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Alleged drug cartel leader extradited to US from Mexico after nearly 3 years

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SAN DIEGO -- Alleged drug cartel member Eduardo Arellano-Felix, 55, was extradited from Mexico to the United States Friday to face charges of racketeering, money laundering and narcotics trafficking, U.S. Attorney Laura E. Duffy announced.

Arellano-Felix was arrested by Mexican authorities in Tijuana, Mexico, on Oct. 25, 2008, after a gun battle with a Mexican Special Tactical Team. An extradition order to the U.S. was granted in 2010, followed by two years of unsuccessful appeals.

Arellano-Felix – allegedly a top leader in the Arellano-Felix Organization (AFO) -- finally arrived in San Diego Friday afternoon. He’s scheduled to make his first appearance in court Tuesday.


The AFO is known as one of the most notorious multinational drug trafficking organizations, controlling the flow of cocaine, marijuana and other drugs through the Mexican border cities of Tijuana and Mexicali into the United States. Its operations also extended into southern Mexico and Colombia.

The extradition of Arellano-Felix Friday marks a major development in the war on drugs along our border and signals the official end of the notorious AFO.

For the past 20 years, federal prosecutors have been working tirelessly to stop extreme violence across the border fueled by the AFO cartel, which has a long history of torture and murder.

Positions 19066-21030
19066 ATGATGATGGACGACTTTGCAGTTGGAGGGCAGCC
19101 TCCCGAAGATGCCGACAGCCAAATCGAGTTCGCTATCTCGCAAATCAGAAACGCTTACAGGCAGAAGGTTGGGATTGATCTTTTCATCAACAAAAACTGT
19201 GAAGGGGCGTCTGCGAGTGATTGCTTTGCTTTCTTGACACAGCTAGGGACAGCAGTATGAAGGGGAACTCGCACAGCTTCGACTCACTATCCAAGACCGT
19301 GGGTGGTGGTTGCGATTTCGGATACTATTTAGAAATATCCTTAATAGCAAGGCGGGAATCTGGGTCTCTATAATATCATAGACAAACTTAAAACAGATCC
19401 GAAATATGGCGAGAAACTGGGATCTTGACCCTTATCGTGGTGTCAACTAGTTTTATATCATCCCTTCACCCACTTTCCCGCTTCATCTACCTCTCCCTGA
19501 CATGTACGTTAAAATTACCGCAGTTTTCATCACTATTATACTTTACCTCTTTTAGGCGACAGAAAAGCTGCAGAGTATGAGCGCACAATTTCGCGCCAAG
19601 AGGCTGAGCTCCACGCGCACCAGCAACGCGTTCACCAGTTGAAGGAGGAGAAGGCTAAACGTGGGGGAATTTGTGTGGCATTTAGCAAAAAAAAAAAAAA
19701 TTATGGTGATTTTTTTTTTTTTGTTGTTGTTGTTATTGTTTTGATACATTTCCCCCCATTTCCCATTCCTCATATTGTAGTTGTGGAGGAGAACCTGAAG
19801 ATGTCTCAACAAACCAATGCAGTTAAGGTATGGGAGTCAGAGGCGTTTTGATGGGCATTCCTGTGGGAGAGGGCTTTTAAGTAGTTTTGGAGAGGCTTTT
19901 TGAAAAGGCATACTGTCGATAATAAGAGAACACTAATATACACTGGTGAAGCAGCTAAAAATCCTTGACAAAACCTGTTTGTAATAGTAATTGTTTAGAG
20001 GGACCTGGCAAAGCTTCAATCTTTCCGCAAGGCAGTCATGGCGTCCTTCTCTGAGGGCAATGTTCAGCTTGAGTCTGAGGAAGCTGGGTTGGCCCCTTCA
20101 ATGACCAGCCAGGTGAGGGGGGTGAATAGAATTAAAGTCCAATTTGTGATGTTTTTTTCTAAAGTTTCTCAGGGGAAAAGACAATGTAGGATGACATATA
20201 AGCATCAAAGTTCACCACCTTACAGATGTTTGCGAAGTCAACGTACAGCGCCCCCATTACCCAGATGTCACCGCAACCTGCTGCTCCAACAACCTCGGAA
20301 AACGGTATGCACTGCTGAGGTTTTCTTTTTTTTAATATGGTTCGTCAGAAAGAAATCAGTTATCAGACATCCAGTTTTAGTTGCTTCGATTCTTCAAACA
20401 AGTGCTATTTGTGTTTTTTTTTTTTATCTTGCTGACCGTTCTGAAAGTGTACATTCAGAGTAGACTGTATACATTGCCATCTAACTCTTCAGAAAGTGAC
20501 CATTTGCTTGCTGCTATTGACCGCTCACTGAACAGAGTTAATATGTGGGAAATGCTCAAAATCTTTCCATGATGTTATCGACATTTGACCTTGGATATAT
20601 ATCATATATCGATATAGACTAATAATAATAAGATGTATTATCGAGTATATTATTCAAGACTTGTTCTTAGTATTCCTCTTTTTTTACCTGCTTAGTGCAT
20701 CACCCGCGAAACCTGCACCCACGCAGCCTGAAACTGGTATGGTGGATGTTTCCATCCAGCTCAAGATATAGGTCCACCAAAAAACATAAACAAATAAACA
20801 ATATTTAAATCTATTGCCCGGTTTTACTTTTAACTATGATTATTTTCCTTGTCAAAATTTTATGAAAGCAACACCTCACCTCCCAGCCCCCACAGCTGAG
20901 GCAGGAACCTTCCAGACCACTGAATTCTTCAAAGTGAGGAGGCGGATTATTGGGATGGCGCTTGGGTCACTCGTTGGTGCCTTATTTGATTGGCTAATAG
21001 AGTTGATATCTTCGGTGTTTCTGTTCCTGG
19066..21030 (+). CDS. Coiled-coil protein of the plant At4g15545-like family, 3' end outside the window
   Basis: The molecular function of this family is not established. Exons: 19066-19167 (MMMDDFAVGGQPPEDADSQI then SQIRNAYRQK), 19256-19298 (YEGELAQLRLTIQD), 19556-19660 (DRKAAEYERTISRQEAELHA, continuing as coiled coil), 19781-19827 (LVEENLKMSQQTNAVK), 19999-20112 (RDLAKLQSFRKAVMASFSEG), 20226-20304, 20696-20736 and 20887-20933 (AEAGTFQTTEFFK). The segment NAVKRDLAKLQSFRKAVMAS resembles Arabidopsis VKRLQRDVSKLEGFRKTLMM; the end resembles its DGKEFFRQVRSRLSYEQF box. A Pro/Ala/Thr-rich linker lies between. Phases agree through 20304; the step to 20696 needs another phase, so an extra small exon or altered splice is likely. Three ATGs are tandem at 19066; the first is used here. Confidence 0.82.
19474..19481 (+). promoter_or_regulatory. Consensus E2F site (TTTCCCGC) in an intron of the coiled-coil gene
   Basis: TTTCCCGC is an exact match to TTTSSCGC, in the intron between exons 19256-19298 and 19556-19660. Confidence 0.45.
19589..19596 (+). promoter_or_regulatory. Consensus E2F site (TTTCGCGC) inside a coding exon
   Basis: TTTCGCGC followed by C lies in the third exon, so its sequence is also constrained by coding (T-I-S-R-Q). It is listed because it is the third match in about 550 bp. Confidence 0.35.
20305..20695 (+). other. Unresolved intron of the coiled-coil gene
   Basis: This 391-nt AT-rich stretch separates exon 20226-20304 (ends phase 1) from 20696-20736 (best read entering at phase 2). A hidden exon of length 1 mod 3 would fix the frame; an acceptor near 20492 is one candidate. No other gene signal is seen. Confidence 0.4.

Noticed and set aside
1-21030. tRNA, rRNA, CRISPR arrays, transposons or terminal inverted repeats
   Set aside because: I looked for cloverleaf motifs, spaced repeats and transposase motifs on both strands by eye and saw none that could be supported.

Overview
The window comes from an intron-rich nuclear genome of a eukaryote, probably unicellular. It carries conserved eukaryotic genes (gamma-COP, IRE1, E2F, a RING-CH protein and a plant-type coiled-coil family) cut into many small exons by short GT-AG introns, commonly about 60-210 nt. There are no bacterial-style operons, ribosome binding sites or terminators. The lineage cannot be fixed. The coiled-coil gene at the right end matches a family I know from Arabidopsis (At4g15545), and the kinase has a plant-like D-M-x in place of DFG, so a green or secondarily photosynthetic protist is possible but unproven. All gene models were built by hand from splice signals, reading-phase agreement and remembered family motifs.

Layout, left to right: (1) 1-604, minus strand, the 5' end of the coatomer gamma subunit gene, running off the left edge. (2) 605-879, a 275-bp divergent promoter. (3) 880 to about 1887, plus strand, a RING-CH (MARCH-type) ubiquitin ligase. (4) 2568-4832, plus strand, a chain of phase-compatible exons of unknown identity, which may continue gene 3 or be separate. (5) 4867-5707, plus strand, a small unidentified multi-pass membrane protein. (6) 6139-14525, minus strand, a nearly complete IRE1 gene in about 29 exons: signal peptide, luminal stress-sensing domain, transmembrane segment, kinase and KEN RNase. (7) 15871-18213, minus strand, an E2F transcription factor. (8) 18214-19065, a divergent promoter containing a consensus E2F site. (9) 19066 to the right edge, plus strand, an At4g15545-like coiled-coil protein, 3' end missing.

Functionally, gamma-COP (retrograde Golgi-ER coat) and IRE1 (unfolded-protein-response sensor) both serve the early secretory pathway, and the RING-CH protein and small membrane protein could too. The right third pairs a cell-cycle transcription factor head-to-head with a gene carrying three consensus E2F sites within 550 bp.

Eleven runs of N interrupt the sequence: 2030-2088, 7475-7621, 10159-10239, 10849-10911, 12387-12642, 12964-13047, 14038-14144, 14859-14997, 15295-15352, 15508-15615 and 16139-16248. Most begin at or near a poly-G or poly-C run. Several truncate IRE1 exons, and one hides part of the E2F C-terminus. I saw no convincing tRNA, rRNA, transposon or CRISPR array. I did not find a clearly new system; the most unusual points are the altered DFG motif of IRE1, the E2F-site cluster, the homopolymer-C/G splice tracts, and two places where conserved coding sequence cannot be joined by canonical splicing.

“Everybody in this organization has had somebody killed,” said former federal prosecutor John Kirby.

Kirby helped draft the indictment against the Arellano-Felix cartel which has led to the capture of four of the Arellano brothers.

Handout / REUTERS

Eduardo Arellano-Felix is shown under arrest in Mexico City in October 2008.

Eduardo is the last one to face justice.

“I do have a level of personal satisfaction. Finally, Eduardo, the last one,” said Kirby.

Kirby said Eduardo’s extradition sends a powerful message to other cartels.

"If the Arellano brothers can be brought here, anybody can be,” warned Kirby.

He also believes other cartels have learned not to make the same mistakes made by the Arellano brothers.

"The violence and corruption was just too much, and was too out there, so I think other traffickers might want to think, we want to be much quieter."

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